European Commission has New Ally in 'Cookie wars'
Cookies have become a hot topic in Europe following the adoption by European countries of the EU E-Privacy directive. May 26th saw the UK finally fall into line with European requirements for websites to offer visitors the opportunity of opting out of allowing cookies to be used by that website. Cookies are small snippets of code which are extensively used to manage shopping carts, track anonymous user data around websites, remember users and passwords and generally make life much easier for busy web browsers.
The opposite argument espoused by EU bureaucrats is that they can be used for invasion of a person's privacy whilst browsing the web. To this end the directive requires that cookies, other than those "strictly necessary for the delivery of a service requested by the user" are not to be placed without user consent.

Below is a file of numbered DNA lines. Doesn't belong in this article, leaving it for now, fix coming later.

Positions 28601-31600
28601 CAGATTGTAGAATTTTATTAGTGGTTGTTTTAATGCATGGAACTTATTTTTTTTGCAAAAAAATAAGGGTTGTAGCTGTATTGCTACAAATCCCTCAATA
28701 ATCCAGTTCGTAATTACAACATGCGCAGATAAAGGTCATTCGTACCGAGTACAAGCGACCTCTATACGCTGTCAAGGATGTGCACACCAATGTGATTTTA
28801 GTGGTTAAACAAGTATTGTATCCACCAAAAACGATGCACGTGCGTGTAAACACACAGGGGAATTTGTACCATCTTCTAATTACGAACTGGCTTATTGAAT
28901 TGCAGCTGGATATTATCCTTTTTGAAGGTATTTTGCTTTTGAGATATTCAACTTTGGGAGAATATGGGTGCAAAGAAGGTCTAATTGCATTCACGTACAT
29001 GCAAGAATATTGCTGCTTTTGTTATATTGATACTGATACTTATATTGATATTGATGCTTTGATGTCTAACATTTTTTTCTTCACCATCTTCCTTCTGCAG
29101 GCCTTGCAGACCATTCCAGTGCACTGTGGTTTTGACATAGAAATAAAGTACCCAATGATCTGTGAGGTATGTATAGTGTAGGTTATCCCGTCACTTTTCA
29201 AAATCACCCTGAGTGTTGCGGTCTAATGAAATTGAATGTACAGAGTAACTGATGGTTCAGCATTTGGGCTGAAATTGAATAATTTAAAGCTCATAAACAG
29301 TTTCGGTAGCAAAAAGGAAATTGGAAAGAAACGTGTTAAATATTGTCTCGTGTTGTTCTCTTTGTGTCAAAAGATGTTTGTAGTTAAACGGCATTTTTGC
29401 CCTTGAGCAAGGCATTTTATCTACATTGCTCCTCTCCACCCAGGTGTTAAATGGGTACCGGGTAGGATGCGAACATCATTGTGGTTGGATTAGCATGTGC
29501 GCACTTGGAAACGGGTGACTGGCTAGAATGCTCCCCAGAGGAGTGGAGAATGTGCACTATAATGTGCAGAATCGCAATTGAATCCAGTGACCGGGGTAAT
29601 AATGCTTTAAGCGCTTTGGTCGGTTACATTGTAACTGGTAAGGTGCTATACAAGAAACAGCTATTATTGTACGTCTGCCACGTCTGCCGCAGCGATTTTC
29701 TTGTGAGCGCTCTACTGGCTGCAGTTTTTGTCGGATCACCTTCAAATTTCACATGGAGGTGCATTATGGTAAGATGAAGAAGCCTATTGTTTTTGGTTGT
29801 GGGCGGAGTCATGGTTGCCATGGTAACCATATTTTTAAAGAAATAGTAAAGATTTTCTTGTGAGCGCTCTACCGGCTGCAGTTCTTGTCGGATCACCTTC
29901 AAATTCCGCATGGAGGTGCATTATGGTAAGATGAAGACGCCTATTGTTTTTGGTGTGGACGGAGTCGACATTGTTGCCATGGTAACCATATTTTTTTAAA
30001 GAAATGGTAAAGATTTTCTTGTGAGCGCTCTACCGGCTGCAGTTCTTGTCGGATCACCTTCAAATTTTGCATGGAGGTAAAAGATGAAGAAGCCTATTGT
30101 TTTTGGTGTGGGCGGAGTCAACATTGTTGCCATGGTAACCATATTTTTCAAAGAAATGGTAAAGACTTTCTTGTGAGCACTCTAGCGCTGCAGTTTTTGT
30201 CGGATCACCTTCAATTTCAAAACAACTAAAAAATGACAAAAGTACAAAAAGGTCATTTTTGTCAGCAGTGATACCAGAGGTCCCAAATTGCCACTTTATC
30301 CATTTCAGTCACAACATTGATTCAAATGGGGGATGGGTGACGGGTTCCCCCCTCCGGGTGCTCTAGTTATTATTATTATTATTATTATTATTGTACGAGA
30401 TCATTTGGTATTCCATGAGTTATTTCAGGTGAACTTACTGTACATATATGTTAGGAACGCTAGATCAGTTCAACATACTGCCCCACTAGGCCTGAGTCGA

Naturally this has caused a massive backlash by website owners who claim that it will kill their businesses if they insist on making every visitor agree to download essential cookies before being able to continue shopping.
Now, coming in from left center is Microsoft, long a corporation that the EU have vilified for anti-competitive practices, claiming that their soon to be released browser IE10 will be set by default to Do Not Track (DNT). On May 31st, the same day that it released Windows 8 Release Preview, Microsoft’s chief privacy officer said that IE10 would have DNT on by defaul because the company “believes in people first”!.
The Worldwide Web Consortium (W3C) has however opposed Mircosoft’s move. In a draft of the standard published shortly after Microsoft's announcement, the W3C group working on DNT said users must express their preference, and that a browser maker could not do it for them.Continued on the next page